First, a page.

"Banks aren’t loaning money any more, especially for restaurants,” Strong said. “Money is really hard to come by, and so, if a community wants something, like a restaurant or a business, or to provide something for a community, then this is the way a community can come together and support it."

About the Food

There are interviews that are just conversations, and then there are interviews that more like show and tell. I’m happy to say that this was one of the “show and tell” type interviews, albeit a bit impromptu. 

Strong started out with a homemade English muffin with carrot cake jam. Oh, my! The English muffin was terrific, and the carrot cake jam was absolutely addictive.

Next up was a cheese pimento dip, which The Local will use in a variety of ways. I tasted it on crackers, but Strong also described using it on a broiled turkey melt sandwich.

One item that is planned is homemade yogurt, thick and creamy, with a choice of toppings and mix-ins, such as fresh fruit, made-from-scratch granola and more. 

I was also given the opportunity to taste a few other items, which may or may not find their way to The Local’s menu. I cheerfully report that everything I tasted was absolutely excellent. 

The Concept

Strong and her team are clear on one thing. The food served at The Local will be fresh, as “unprocessed” as possible, made from scratch and definitely extra-ordinary. They will only use olive oil and coconut oil, organic flour. They will offer gluten-free products. They plan to use local beef, local eggs.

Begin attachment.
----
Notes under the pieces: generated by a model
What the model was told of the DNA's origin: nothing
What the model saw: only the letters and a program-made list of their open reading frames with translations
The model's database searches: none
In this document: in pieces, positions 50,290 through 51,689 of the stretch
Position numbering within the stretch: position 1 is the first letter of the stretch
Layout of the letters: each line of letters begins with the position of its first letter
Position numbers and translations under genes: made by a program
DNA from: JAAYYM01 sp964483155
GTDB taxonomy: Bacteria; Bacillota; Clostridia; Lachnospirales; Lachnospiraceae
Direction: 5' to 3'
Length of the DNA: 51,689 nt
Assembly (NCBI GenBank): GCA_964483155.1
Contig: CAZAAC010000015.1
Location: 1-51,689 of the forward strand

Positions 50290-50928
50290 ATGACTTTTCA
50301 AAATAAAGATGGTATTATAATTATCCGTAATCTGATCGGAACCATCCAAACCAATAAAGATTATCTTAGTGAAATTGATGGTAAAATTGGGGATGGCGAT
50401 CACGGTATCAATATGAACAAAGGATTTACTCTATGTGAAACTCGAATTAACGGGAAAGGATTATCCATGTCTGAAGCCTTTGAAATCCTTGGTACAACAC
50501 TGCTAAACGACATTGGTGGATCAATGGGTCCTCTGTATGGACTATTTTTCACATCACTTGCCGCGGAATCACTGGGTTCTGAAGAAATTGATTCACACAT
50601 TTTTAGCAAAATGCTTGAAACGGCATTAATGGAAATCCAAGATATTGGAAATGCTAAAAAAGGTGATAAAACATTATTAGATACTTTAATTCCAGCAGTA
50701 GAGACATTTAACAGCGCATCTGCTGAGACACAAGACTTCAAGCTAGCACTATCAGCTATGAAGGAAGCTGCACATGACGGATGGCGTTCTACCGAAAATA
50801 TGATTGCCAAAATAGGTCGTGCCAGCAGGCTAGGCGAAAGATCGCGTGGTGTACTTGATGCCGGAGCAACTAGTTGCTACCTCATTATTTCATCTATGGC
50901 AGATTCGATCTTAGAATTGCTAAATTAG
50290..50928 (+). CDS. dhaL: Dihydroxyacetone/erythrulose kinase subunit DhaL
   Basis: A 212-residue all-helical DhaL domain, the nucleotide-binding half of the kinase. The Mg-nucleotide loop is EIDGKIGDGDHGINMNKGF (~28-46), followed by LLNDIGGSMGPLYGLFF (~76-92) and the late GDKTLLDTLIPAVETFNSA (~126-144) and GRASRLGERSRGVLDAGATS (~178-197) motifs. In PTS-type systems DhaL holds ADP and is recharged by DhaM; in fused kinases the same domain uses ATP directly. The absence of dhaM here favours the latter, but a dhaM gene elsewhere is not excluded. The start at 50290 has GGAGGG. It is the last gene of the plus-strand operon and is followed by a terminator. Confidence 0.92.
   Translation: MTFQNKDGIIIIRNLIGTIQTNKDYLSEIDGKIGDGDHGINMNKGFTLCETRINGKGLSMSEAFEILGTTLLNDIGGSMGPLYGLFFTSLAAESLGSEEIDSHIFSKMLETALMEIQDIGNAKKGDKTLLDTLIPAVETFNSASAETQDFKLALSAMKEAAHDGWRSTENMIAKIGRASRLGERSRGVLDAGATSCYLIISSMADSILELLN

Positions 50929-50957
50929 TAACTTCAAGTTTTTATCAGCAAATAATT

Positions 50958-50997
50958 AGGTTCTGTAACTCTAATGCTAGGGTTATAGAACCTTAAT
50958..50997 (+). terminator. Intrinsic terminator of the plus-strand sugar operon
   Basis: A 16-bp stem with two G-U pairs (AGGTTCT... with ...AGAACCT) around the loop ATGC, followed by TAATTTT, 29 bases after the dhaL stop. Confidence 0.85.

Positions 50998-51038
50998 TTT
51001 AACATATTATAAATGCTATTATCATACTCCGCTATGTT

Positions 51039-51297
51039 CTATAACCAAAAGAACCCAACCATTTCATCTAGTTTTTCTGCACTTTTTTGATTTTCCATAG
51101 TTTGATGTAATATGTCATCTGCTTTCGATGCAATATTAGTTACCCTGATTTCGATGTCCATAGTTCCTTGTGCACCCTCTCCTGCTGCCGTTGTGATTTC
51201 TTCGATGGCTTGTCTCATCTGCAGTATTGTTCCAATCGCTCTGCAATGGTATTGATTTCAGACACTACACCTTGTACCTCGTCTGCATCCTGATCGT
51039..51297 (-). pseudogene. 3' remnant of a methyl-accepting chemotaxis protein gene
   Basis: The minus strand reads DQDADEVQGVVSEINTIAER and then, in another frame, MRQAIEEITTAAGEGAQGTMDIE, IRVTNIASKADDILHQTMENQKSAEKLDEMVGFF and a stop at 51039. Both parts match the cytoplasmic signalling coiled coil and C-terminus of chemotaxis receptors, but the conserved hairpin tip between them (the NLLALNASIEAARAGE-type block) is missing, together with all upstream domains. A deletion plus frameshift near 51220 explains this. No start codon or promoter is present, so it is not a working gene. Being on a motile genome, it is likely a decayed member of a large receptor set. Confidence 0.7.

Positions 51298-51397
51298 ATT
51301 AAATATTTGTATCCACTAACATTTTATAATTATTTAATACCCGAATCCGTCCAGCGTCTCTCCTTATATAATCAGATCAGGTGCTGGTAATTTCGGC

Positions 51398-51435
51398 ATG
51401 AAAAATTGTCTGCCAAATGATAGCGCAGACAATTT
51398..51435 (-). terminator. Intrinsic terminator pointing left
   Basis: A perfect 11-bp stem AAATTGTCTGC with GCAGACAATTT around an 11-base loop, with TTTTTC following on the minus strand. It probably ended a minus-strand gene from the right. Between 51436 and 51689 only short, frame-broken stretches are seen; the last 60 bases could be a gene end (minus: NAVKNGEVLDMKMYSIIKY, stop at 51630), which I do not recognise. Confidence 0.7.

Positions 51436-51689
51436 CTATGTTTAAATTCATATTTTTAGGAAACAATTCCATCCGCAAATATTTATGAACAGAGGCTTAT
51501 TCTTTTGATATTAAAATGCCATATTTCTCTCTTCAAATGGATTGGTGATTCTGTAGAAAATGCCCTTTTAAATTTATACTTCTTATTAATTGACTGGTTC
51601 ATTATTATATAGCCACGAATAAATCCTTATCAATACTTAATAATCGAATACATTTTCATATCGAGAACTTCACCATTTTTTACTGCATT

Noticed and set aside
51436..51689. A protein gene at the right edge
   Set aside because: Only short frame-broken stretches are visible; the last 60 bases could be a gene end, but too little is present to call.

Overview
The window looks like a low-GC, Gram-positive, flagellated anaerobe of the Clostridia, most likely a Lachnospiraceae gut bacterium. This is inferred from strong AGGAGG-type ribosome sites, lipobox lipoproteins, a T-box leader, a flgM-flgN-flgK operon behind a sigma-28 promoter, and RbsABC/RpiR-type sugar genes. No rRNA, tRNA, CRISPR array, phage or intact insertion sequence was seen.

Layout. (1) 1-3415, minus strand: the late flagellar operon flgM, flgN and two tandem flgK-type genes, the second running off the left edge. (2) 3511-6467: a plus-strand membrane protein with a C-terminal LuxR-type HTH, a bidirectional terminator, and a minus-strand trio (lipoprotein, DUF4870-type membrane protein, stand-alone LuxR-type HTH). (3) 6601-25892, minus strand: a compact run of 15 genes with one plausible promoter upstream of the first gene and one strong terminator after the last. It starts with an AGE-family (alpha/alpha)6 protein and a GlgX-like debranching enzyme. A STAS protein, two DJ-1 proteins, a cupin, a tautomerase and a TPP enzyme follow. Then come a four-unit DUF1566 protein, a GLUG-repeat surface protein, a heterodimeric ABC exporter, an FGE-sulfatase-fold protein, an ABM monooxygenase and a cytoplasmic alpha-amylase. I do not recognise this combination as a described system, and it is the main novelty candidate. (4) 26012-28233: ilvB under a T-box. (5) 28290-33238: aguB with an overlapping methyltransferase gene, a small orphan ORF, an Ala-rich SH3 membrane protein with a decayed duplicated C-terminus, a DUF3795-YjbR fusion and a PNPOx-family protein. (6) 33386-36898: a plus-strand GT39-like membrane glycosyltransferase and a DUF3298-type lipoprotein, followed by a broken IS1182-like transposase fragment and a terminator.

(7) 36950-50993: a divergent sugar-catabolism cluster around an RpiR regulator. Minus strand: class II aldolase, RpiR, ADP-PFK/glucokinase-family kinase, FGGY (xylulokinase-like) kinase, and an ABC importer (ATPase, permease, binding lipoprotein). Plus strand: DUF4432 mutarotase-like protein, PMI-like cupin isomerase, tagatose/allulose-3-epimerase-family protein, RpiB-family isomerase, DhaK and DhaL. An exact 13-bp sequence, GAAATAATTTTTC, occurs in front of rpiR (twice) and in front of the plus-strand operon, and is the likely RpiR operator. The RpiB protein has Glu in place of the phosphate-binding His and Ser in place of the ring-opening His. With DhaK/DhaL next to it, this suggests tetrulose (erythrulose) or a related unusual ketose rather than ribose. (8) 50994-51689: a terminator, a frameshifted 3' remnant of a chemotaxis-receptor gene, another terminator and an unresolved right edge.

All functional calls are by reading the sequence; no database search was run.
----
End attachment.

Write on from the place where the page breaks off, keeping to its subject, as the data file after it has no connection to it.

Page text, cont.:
“We’re going to do stuff you’re not going to see on anyone else’s menu,” Strong said, with her words tumbling over one another in her excitement. "We’re going to have sweet potatoes, and regular potatoes. We’re going to smash potatoes first, and then put them in a pan and fry them… Nobody’s doing sweet potatoes like that. We call them Smashers. We’re going to have oatcakes and flatcakes for pancakes. We’re making our English muffins from scratch… We’re going to have a breakfast pot pie. We’re going to have huevos ranchos like never before.”

“You’re going to walk in, and you’re going to feel really good when you walk through that door. We’ve thought of all the details, the music we’re going to have, the chairs, the tables, the ambiance. We just want people to come in and be happy,” Strong said. 

They will only be open for breakfast and lunch, with perhaps an occasional dinner here and there. This will allow the facility to be free for things like cooking classes in the evenings, something Szabo is very excited about doing. They also might host private parties for special events. 
Their tagline is: The Local: Great food… Naturally. 

Note, even the plates are made of bamboo. How fun is that?

How You Can Help Make The Local a Reality

Go to the Kickstarter page:

Click on the ‘Back this Project’ button. 

Choose the amount you want to donate, anywhere from $1up.  That’s it. Your donation will only be collected if enough money is pledged to meet the goal. 

Click here to see the rewards offered:

Lynne LaMaster